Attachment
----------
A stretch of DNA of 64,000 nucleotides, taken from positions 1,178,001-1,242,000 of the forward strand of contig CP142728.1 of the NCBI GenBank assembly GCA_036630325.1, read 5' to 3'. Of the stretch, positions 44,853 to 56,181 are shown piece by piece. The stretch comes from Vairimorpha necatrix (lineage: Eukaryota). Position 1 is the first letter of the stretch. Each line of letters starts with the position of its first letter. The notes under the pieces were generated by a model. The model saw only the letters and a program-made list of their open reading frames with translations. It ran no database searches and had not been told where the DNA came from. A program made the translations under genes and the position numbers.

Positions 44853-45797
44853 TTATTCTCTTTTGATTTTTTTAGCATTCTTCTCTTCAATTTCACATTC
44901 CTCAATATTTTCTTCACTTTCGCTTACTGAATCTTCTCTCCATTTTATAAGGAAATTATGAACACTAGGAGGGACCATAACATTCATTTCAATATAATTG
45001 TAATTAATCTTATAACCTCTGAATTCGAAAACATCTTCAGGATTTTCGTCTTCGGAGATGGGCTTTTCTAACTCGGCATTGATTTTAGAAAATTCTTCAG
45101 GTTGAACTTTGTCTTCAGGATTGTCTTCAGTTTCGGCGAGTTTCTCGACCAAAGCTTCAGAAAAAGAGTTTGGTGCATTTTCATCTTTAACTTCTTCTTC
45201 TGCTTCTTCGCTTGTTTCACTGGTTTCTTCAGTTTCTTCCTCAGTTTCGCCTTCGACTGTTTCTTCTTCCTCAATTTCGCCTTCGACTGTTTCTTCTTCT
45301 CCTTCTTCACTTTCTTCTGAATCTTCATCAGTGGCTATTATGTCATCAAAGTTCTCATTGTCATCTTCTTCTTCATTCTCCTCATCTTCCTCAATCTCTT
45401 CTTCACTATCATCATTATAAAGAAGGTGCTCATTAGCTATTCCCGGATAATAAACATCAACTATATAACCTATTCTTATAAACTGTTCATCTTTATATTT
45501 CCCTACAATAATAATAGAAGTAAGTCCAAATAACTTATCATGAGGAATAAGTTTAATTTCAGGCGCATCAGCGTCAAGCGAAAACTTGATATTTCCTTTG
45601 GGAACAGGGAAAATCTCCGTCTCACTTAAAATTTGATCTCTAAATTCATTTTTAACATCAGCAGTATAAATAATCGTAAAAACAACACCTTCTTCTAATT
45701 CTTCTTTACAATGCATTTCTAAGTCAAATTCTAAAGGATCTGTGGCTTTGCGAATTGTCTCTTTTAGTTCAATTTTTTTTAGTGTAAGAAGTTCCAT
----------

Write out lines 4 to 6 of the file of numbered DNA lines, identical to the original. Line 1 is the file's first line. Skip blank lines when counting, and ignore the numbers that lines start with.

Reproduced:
44901 CTCAATATTTTCTTCACTTTCGCTTACTGAATCTTCTCTCCATTTTATAAGGAAATTATGAACACTAGGAGGGACCATAACATTCATTTCAATATAATTG
45001 TAATTAATCTTATAACCTCTGAATTCGAAAACATCTTCAGGATTTTCGTCTTCGGAGATGGGCTTTTCTAACTCGGCATTGATTTTAGAAAATTCTTCAG
45101 GTTGAACTTTGTCTTCAGGATTGTCTTCAGTTTCGGCGAGTTTCTCGACCAAAGCTTCAGAAAAAGAGTTTGGTGCATTTTCATCTTTAACTTCTTCTTC